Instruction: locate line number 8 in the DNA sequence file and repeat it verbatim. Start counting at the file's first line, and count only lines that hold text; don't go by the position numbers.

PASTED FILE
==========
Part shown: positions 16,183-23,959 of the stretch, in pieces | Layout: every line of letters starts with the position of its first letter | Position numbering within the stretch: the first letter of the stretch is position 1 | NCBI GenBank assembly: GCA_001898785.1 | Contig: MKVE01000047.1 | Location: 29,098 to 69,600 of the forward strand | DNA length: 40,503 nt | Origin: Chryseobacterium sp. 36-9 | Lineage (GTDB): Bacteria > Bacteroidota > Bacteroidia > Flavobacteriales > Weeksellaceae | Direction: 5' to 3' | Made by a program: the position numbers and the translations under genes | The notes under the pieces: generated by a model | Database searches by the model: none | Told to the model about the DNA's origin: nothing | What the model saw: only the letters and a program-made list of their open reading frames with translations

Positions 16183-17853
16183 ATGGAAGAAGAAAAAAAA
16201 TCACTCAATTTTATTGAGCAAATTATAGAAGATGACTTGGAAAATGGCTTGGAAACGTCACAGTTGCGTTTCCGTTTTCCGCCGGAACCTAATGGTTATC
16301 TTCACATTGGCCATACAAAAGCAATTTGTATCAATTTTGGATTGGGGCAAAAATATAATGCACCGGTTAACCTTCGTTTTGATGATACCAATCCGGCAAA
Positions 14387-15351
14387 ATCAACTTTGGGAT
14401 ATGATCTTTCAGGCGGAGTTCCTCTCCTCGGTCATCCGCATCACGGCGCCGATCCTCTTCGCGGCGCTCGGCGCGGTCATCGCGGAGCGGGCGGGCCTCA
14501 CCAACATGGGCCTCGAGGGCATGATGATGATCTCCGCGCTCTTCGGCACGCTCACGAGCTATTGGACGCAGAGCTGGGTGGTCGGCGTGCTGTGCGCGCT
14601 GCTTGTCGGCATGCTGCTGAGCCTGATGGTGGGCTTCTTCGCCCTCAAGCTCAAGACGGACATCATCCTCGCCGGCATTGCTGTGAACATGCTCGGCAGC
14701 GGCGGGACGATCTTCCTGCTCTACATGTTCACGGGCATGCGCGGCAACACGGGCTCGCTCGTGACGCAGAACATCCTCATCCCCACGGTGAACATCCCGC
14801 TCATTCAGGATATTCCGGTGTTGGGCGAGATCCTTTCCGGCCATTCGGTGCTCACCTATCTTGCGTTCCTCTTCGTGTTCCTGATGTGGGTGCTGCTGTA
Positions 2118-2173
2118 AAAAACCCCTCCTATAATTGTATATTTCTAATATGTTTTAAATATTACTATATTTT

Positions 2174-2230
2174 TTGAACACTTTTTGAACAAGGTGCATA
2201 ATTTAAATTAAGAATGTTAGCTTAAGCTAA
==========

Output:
14401 ATGATCTTTCAGGCGGAGTTCCTCTCCTCGGTCATCCGCATCACGGCGCCGATCCTCTTCGCGGCGCTCGGCGCGGTCATCGCGGAGCGGGCGGGCCTCA